- Tissue hypoperfusion: Depressed mental status, cool extremities, decreased
- Hypotension: Systolic blood pressure < 90 mm Hg.
- Reduced cardiac output: Cardiac index < 2.2 L/min/m2.
- Adequate intravascular volume: Pulmonary artery wedge pressure
> 15 mm Hg.
A diagnosis of cardiogenic shock has historically conferred a very high mortality. Despite recent advances in treating this condition,
nearly 50% of patients with cardiogenic shock still do
not survive to hospital discharge. In a strict sense, cardiogenic
shock develops as a result of the failure of the heart in its function
as a pump, resulting in inadequate cardiac output. This failure
is most commonly caused by extensive myocardial damage from an acute
myocardial infarction (MI), but other mechanical complications of
an acute MI, valve lesions, arrhythmias, and end-stage cardiomyopathies
can also lead to cardiogenic shock.
A number of definitions for cardiogenic shock have been proposed.
Although these definitions differ in some ways, there is general
agreement that both hemodynamic and clinical parameters should be
included. There should be evidence of a reduced cardiac output without
hypovolemia. Clinical signs of decreased peripheral perfusion should
be present and include cool and clammy skin, weak distal pulses,
altered mental status, and diminished urinary output (less than
30 mL/h). A commonly used set of hemodynamic criteria for
cardiogenic shock are (1) a systolic blood pressure of less than
90 mm Hg for at least 30 minutes (or the need for vasopressor or
intra-aortic balloon pump support in order to maintain a systolic
blood pressure ≥ 90 mm Hg), (2) a pulmonary capillary
wedge pressure (PCWP) of greater than 15 mm Hg, and (3) a cardiac
index less than 2.2 L/min/m2. Using a
combination of clinical and hemodynamic criteria means that fewer
patients are given an inappropriate diagnosis of shock.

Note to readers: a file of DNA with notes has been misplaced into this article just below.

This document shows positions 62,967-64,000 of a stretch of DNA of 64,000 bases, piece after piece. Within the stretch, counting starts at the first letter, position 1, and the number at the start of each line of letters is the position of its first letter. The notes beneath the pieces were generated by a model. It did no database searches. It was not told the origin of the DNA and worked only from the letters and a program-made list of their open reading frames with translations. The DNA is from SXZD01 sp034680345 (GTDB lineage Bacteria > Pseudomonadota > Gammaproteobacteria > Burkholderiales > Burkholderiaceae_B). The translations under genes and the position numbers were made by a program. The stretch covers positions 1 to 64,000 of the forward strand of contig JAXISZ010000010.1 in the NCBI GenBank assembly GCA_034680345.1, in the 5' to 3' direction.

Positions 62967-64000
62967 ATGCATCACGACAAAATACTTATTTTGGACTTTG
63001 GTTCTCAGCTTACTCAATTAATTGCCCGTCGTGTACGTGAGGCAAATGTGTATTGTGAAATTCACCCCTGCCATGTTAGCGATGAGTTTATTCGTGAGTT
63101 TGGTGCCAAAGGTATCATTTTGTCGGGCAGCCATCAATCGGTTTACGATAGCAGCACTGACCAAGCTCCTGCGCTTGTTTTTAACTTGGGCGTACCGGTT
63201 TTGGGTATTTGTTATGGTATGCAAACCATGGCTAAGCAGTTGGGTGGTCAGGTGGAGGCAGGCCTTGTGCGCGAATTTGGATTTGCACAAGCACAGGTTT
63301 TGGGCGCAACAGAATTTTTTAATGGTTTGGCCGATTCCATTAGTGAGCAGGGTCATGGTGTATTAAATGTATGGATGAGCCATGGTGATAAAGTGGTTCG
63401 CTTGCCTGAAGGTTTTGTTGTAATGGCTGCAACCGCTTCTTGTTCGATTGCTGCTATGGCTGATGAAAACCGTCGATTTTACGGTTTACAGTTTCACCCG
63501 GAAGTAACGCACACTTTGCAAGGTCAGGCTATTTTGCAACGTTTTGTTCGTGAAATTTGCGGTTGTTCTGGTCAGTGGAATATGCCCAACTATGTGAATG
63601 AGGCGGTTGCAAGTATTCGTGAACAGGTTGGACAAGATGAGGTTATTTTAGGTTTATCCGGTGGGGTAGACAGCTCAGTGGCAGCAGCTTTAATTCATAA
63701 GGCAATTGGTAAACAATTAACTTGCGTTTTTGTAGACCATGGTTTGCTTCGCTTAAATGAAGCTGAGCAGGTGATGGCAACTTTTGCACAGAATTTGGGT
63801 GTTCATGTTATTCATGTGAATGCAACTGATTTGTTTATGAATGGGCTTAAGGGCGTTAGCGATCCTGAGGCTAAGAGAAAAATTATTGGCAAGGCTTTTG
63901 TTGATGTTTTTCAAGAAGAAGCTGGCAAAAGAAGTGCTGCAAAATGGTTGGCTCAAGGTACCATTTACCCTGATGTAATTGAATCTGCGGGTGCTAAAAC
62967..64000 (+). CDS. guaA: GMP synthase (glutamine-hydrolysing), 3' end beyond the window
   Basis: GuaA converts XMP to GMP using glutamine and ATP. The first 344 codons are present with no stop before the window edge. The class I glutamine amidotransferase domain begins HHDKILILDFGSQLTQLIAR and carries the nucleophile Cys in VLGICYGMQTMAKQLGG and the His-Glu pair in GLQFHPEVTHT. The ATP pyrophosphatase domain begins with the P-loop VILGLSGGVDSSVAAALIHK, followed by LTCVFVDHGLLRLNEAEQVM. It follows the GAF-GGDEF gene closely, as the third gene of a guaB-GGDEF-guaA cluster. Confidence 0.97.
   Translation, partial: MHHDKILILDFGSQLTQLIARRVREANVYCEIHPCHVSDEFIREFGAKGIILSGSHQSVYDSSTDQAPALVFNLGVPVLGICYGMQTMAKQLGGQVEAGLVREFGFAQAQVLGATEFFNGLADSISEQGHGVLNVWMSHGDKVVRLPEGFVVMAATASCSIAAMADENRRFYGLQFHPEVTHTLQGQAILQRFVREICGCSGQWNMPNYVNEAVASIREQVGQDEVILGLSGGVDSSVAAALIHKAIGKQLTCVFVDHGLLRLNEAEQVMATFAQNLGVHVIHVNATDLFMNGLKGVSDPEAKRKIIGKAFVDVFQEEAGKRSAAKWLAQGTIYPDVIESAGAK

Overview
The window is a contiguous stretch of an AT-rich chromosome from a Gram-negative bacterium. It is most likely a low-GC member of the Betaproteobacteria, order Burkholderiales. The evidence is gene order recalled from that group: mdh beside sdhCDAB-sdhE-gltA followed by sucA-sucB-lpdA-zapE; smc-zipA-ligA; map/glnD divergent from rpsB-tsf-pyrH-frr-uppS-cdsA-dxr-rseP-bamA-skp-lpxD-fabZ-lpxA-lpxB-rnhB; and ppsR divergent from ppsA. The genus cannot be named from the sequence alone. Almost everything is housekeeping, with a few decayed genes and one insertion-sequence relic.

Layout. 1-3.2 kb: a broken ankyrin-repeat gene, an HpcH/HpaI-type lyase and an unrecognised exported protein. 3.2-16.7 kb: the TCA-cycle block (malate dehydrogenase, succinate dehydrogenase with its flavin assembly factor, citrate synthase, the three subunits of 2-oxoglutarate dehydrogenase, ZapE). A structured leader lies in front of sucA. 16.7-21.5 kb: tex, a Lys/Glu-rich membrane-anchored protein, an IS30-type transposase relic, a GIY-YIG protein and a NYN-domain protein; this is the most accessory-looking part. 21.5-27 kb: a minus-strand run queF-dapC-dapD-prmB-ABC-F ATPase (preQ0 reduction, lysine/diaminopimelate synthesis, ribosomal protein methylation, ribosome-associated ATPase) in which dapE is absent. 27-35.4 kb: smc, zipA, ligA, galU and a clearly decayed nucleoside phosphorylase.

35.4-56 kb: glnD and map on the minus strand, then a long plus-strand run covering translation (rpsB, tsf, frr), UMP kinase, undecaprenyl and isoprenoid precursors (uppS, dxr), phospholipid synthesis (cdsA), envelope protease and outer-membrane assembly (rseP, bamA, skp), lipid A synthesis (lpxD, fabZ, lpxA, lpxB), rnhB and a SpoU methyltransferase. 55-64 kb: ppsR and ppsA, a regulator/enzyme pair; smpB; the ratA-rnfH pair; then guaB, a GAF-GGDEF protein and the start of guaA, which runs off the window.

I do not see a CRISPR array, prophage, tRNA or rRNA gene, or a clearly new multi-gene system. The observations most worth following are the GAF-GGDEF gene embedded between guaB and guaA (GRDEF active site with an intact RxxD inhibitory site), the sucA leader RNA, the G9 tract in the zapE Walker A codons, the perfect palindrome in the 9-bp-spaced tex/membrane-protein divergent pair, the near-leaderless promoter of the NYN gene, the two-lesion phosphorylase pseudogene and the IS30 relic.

Acute MI accounts for most cases of cardiogenic shock. Acute MI results in cardiogenic shock in 5–10% of patients; however, it is likely that cardiogenic shock develops in many more patients
following an acute MI, but they do not survive to receive medical
attention. Cardiogenic shock may occur in a patient with a massive
first infarction, or it may occur with a smaller infarction in a
patient with an already substantially infarcted myocardium. “Mechanical” complications of acute MI can also cause shock, and these include ventricular
septal rupture, acute mitral regurgitation as a result of papillary
muscle rupture, and myocardial free wall rupture with tamponade.
Right ventricular infarction in the absence of significant left
ventricular infarction or dysfunction can lead to shock. Refractory
tachyarrhythmias or bradyarrhythmias, usually in the setting of
preexisting left ventricular dysfunction, are occasionally a cause
of shock and can occur with either ventricular or supraventricular arrhythmias.
Cardiogenic shock may occur in patients with end-stage cardiomyopathies
(ischemic, valvular, hypertrophic, restrictive, or idiopathic in
origin). Cardiogenic shock may also be the presenting manifestation
of acute myocarditis (infectious, toxic, rheumatologic or idiopathic). A
more recently recognized entity is stress cardiomyopathy (also
known as apical ballooning syndrome or tako-tsubo ...